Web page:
Person:Matilda of Hainaut (1)

Matilda of Hainaut
b.29 Nov 1293
m. 16 Sep 1289
  1. Matilda of Hainaut1293 - 1331
m. Mar 1318
Facts and Events
Name Matilda of Hainaut
Gender Female
Birth[1] 29 Nov 1293
Marriage to Guy II de la Roche
Marriage to Louis _____, of Burgundy
Marriage Mar 1318 Napoli, Napoli, Campania, Italyto Giovanni di Gravina, duca di Durazzo
Annulment 1321 from Giovanni di Gravina, duca di Durazzo
Death[1] 1331
Reference Number? Q287015?

the text in this section is copied from an article in Wikipedia

Matilda of Hainaut (French: Mathilde de Hainaut; November 1293 – 1331), also known as Maud and Mahaut, was Princess of Achaea from 1316 to 1321. She was the only child of Isabella of Villehardouin and Florent of Hainaut, co-rulers of Achaea 1289–1297. After Florent's death in 1297, Isabella continued to rule alone until she remarried to Philip of Savoy in 1300. Per arrangements made with King Charles II of Naples, Isabella was not allowed to marry without his consent and after Philip failed to adequately participate in the king's campaigns against Epirus, Charles in 1307 revoked their rights to Achaea. Matilda, just fourteen years old, tried to press her claim as their heir but was refused by the bailiff Nicholas III of Saint Omer, who instead chose to wait for orders from Naples. Shortly thereafter, Charles appointed his favorite son, Philip of Taranto as the new Prince of Achaea.

Philip of Taranto spent little time in Greece and appointed as his bailiff Guy II de la Roche, Matilda's husband. Guy did not last long in this position, dying already in 1308. Matilda was then betrothed by Philip of Taranto to his eldest son, Charles of Taranto. In 1313, this betrothal was broken off and Matilda was married to Louis of Burgundy as compensation to the House of Burgundy due to Philip of Taranto in the same year having married Catherine of Valois, previously betrothed to Hugh V, Duke of Burgundy. Philip of Taranto also renounced his rulership of Achaea and bestowed the Principality of Achaea on Matilda and Louis. Before they had travelled to their new domain, Achaea was seized in 1315 by the usurper Ferdinand of Majorca. Matilda and Louis landed in Achaea in early 1316 and secured control of the principality after the defeat and death of Ferdinand in the Battle of Manolada. Their co-rule did not last long; Louis died less than a month later, widowing Matilda for the second time.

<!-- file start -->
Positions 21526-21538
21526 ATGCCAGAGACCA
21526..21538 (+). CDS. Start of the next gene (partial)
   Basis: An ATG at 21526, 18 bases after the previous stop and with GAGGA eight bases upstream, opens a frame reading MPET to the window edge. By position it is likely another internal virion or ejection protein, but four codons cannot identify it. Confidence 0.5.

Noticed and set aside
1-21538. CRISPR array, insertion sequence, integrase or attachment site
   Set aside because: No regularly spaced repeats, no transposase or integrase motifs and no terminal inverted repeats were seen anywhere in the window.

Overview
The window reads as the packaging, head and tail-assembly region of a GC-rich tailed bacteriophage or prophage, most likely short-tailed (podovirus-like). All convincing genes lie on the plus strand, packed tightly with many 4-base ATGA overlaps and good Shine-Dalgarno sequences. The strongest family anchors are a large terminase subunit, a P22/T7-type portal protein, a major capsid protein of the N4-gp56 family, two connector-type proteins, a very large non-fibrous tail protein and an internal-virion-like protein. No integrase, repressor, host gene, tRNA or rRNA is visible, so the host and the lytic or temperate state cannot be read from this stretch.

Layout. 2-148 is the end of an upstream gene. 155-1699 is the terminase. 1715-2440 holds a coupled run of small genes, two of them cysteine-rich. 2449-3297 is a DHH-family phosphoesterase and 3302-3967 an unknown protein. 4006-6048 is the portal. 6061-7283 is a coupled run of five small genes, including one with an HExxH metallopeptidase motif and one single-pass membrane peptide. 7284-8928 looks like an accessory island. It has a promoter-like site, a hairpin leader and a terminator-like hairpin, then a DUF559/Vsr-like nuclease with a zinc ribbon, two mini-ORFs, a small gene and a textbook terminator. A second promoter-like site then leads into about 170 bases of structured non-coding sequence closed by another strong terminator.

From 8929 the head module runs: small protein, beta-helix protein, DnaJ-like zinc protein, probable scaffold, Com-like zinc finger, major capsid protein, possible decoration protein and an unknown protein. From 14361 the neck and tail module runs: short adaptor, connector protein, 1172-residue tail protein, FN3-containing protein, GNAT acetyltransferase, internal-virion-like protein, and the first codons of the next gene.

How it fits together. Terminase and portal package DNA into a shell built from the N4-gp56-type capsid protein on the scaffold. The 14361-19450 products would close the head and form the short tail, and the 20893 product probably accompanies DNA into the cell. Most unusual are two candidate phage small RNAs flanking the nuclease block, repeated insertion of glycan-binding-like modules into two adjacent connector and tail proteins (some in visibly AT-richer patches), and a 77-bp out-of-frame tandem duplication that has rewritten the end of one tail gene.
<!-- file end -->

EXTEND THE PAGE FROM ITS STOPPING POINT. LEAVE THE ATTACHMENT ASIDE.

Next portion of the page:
The new king of Naples, Robert, wished to exploit Matilda's uncertain position to gain the principality back for his family. In 1317, he proposed that Matilda should marry his brother, John of Gravina. Matilda refused as she did not wish to enter into a third political marriage. In 1318, Robert's emissaries abducted the princess and brought her to Naples by force. She was forced to go through a marriage ceremony with John, but she refused to recognize him as her husband. In 1321, Matilda was dragged in front of Pope John XXII who ordered her to obey Robert and marry John, but she still refused. Matilda then confessed that she had secretly married the knight Hugh de la Palisse. No more attempts were made to marry her to John but Robert could now revoke Achaea from her control as she had married without his consent. Robert also fabricated a story that Hugh had made an attempt on his life, and that Matilda was his accomplice, and used this as an excuse to imprison the princess. Matilda spent the rest of her life as a prisoner, first in the Castel dell'Ovo in Naples and then in Aversa, where she died in 1331.

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  1. 1.0 1.1 Matilda of Hainaut, in Wikipedia: The Free Encyclopedia.